Hilliard Davidson won both the Girls and Boys State Championships in Cross County in 2002. This is the only time in Division I Ohio High School history that the same school has won both in the same year. The boys team also placed second in the State in 2008, continuing the longest active streak of consecutive appearances at the state meet among Division I schools with 9. In 2011, the girls team went on to win the Regional meet and qualify for the state meet.
State Soccer Championship
Hilliard Davidson also won the State Championship in boys soccer in 2007. It was the first Soccer State Championship in Hilliard history.
State Volleyball Championships
Hilliard Darby Boys' Volleyball has won the State Championship in the 2012-2013 and 2014-2015 school year. In 2012, they were State Runners-up. They have also appeared in the State Final Four in 2003, 2005, 2007, 2008, 2010, 2011, and 2014. Prior to the split of the Hilliard schools, Hilliard High School won a state championship in 1991.
- Hilliard Weaver Middle School 5th in the state for lacrosse in 2013
- Hilliard Darby Softball won the State Championship in 2000, as well as made it to the State Semi-Final game in 2009
- Hilliard Davidson was 6th in the state for wrestling in 2006
- Hilliard Davidson baseball finished the 2007 season with a #7 state ranking
Hilliard youth organizations
Some youth club teams include the Northwest Football League (FWFL), the Hilliard Baseball Association (HBA), Hilliard Wildcats High School Hockey Club, the Hilliard Girls Softball Association (HGSA), the Hilliard Optimist Basketball League (HOBL), Hilliard Girls Field Hockey, the Hilliard Ohio Soccer Association (HOSA), the Hilliard Youth Lacrosse Association (HYLA), and Northwest FC Youth Soccer (NWFC).
- Hilliard City School District
- Hilliard Davidson High School
- Hilliard Darby High School
- Hilliard Bradley High School
- Hilliard Memorial Middle School
- Hilliard Weaver Middle School
- Hilliard Heritage Middle School
- Alton Darby Elementary
- Britton Elementary
- Norwich Elementary
- Darby Creek Elementary
- J.W. Reason Elementary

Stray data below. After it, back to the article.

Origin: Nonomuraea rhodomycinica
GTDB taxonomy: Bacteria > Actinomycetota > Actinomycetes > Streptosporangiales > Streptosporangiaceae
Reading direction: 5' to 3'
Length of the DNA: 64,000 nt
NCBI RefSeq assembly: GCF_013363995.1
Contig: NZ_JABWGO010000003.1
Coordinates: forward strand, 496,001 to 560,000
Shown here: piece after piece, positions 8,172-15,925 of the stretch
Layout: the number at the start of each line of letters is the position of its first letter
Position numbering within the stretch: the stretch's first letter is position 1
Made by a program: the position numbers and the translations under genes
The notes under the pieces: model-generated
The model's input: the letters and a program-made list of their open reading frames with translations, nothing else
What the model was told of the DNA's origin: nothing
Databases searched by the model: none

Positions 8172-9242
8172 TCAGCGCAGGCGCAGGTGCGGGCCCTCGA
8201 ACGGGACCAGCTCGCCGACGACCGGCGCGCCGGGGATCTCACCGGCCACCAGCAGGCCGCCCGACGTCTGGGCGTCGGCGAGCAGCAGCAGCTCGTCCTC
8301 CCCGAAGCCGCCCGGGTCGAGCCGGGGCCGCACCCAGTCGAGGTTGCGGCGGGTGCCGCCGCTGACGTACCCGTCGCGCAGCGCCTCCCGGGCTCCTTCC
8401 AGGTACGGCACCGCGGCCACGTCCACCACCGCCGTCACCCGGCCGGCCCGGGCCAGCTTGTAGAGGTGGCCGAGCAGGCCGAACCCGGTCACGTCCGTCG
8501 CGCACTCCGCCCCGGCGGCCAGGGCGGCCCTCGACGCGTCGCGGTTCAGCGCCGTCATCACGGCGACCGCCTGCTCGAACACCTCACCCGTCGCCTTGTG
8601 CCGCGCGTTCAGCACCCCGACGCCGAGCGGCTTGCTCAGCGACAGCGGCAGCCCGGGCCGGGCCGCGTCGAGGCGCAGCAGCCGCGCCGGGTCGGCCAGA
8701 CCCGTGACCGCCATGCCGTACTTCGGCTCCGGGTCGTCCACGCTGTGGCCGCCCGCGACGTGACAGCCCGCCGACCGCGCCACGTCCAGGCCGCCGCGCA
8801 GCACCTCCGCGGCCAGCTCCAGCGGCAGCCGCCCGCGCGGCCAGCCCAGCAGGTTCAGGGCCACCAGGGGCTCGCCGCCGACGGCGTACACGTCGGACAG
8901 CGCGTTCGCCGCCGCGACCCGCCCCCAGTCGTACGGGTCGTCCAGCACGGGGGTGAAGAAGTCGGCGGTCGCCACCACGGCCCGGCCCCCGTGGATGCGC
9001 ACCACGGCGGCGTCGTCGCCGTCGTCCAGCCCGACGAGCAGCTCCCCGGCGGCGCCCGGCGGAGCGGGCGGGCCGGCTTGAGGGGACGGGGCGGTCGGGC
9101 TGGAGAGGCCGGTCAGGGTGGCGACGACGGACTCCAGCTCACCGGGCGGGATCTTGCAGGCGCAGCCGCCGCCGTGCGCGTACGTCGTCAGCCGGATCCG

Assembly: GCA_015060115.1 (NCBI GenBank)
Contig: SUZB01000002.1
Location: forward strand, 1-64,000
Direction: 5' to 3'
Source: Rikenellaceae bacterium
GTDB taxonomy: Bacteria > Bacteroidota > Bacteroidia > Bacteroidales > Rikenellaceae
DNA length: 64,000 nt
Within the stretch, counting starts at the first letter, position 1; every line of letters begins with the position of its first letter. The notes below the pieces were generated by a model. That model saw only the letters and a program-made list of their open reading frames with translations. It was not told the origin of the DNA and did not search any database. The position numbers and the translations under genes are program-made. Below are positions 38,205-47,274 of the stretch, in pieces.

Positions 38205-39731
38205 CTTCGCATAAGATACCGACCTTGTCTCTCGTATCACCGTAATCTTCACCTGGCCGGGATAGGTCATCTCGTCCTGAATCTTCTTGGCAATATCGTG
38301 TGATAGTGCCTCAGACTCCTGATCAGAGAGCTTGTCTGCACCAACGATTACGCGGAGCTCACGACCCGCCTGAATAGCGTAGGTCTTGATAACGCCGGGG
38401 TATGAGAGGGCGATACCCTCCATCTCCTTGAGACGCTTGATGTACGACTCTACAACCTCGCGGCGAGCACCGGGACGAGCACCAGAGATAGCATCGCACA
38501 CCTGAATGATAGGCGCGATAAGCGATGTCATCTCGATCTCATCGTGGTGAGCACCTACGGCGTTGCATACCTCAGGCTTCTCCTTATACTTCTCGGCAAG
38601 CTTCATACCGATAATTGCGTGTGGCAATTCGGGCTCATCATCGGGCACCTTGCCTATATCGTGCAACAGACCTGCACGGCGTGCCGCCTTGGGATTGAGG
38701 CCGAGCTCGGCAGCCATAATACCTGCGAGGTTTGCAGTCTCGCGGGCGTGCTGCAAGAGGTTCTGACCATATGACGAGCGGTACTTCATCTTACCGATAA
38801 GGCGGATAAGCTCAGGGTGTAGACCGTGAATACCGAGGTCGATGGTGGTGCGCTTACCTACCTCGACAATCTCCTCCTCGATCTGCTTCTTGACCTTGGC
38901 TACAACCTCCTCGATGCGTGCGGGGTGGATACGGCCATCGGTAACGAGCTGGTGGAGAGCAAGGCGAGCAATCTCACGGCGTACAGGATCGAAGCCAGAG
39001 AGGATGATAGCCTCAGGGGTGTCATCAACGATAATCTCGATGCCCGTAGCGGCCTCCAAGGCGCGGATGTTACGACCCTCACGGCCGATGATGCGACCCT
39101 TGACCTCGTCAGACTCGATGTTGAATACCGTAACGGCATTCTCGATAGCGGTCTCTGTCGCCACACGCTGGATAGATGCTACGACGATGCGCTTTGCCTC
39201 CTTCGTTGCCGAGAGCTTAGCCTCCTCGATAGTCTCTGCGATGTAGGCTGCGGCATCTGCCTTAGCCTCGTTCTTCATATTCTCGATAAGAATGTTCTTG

- Ridgewood Elementary
- Beacon Elementary
- Avery Elementary
- Washington Elementary
- Horizon Elementary
- Crossing Elementary
- Scioto Darby Elementary
- Hoffman Trails Elementary
- Brown Elementary
- Sixth Grade Tharp
- Sixth Grade Station
- Budzak, Gary (9 February 2011). "Schonhardt unopposed in Hilliard mayoral GOP primary". ThisWeek Community News. Retrieved 14 January 2016.
- "US Gazetteer files 2010". United States Census Bureau. Retrieved 2013-01-06.
- "US Board on Geographic Names". United States Geological Survey. 2007-10-25. Retrieved 2008-01-31.
- "American FactFinder". United States Census Bureau. Retrieved 2013-01-06.
- "Population Estimates". United States Census Bureau.
- "American FactFinder". United States Census Bureau. Retrieved 2008-01-31.
- "US Gazetteer files: 2010, 2000, and 1990". United States Census Bureau. 2011-02-12. Retrieved 2011-04-23.
- "Community | Hilliard Area Chamber of Commerce | Hilliard, Ohio". Hilliardchamber.org. 1960-12-12. Retrieved 2011-03-04.
-  Archived February 1, 2015 at the Wayback Machine
- "Annual Estimates of the Resident Population for Incorporated Places: April 1, 2010 to July 1, 2014". Retrieved June 4, 2015.
- Data in historical population table from Annual Report of the Secretary of State to the Governor of Ohio; "American Factfinder". US Census Bureau..
- Hilliard City School District. "Hilliard City School District Facts and Figures". Retrieved 2006-07-01.
- "Old Hilliardfest Art & Street Fair". Retrieved 2015-06-12.
-  Archived February 4, 2015 at the Wayback Machine